Gereon Jörn: Find your natural self-worth

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Gereon Jörn: Find your natural self-worth

How would you define the term "self-worth"? Potential awakener and personality developer Gereon Jörn knows the answer: "Self-worth means: I feel valuable." And do you know in which situations most people develop a particularly high self-esteem? The expert reveals, "For example, many people feel valuable when they've just had a sense of achievement, are loved, do something good for someone else, or contribute in some way."

But is this really about self-worth? Actually not, because all these things are based on our performance or the reactions of our fellow men and are thus rather afflicted externally. Strictly speaking, therefore, it is not a matter of self-worth, but of external value. Gereon Jörn: "The highest Self-esteem we have between the time we're born and the time we're two. I call it the natural self-esteem. It's only later that we think of ourselves as having to do or accomplish certain things in order to be valuable and therefore lovable."

Why the natural self-worth is given in early childhood? Because parents, holding their child in their arms for the first time after birth, feel unconditional love. But later, in the course of upbringing, we often lose our natural self-esteem. Gereon Jörn knows: "Most psychotherapists, psychologists and child psychologists have to deal in therapy with the problems and Beliefs that happened to her patients in the first six years of life."

Misconception 1: You have to do something for your self-worth

Imagine you are praised and feel especially valuable at that moment. It doesn't sound so bad at first, but there's a catch: you make yourself dependent on other people. You feel especially valuable because you have achieved a success? Then you make yourself dependent on your performance at that moment. Gereon Jörn: "From the age of two we think that we have to do certain things in order to be valuable. I'll give you a sad example: We live in one of the richest industrialized nations in the world, and yet in Germany we have ten-year-old children who take their own lives because they've been sitting out of school. Why? Because they are afraid to go home." According to the expert, until the age of twelve a child cannot distinguish whether criticism is against the child's actions or achievements or against the child as a person.

Misconception 2: You must own something

The assumption that someone must possess something in order to be valuable is of course also a misconception. Gereon Jörn refers to this as a modern hamster wheel: "I have to do certain things to be something in order to get something. This thought is widespread. But I would like to invite you, starting today, to take a different path, namely the path of saying: 'I am something. And because I am something, I do something. And by the way, I get something.' The moment you see yourself as something and therefore do something, it always comes from the heart. But if you do something to be something, then you're just running after it again. Because that is again a form of foreign determination. But Self-worth doesn't start on the outside, it starts on the inside."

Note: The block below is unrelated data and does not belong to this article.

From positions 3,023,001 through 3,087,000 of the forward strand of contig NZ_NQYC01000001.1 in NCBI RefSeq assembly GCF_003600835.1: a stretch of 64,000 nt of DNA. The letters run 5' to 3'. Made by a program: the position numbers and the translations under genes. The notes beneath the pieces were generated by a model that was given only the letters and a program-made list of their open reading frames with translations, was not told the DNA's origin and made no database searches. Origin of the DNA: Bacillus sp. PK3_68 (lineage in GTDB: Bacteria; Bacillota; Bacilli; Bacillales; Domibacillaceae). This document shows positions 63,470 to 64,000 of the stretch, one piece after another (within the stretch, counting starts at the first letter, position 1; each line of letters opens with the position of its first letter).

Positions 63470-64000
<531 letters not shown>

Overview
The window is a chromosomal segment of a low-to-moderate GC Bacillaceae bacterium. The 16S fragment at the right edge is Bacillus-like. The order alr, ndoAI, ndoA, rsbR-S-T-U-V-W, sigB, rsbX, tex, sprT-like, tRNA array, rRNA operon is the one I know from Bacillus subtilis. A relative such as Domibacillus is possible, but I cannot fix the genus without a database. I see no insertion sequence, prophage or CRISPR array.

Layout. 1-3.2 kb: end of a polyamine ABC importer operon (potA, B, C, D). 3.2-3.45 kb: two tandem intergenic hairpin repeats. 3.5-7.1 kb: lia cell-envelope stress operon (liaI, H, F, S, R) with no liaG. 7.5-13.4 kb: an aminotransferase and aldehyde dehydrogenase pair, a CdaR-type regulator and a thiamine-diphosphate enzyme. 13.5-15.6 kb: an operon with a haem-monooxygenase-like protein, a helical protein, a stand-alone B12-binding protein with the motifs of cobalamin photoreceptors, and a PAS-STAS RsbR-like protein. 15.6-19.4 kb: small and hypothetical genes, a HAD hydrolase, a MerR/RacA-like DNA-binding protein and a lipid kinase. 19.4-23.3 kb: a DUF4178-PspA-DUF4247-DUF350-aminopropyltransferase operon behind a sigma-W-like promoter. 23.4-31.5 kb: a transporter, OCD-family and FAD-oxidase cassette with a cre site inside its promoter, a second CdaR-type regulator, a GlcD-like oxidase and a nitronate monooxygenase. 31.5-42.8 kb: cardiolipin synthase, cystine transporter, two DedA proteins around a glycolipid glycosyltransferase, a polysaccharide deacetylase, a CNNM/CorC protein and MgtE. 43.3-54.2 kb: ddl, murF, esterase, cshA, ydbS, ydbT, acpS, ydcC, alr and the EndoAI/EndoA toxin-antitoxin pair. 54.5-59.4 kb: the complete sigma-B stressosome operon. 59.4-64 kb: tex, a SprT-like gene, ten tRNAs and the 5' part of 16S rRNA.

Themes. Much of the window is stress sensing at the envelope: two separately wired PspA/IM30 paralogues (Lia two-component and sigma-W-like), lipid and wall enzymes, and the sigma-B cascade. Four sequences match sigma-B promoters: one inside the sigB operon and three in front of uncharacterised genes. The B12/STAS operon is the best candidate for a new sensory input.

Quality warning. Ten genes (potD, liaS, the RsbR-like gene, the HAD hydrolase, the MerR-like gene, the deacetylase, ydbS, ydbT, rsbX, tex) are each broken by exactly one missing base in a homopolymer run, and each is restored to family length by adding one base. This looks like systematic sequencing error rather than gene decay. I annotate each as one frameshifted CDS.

Misconception 3: You must have something

You know what it's like? A relationship breaks up and suddenly you feel worthless. You've been doing a good job for 30 years, but then your employer has to declare insolvency and sack you. You go to the job center, take a number and suddenly you feel worthless. Gereon Jörn: "Why should someone who has a job be more valuable than someone who doesn't? Why should someone who lives in a penthouse apartment be more valuable than someone who lives in a one-room apartment? Why should any person be worth more just because they own other things?" Get rid of the thought of needing any material goods to be valuable. Because that thought is just plain wrong.

Find natural self-worth

Gereon Jörn reveals: "I'm happy when the audience applauds after my performance, but I don't take it personally." The experienced expert also has valuable practical tips for you. For the first one, you'll need your smartphone or another device with an integrated diary. Gereon Jörn: "Set up a daily appointment for yourself called 'I am valuable'. That way, you'll regularly remind yourself of this important phrase. Also set up a new start screen with the welcome text 'I am valuable'. Fill your head with the belief and make sure that phrase goes into your head over and over again."

For the second tip, you'll need colourful sticky dots. Stick them everywhere - on your mobile phone, your notebook or the dashboard of your car. Every time you see one of the dots, you remember the phrase 'I am valuable' and subconsciously program yourself with it. Over time, the message burns itself into your head. Because one thing is clear: You are valuable - regardless of what you do or own. Gereon Jörn: "No matter how we handle banknotes, they always retain their value. Wherever a banknote is or whatever it does, it does not become worthless, even if we trample on it. And even if other people trample on us, the same is true for us. We are valuable. Tell yourself that as often as you can, because it's your life."


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Reviewed by Dr. med. Stefan Frädrich

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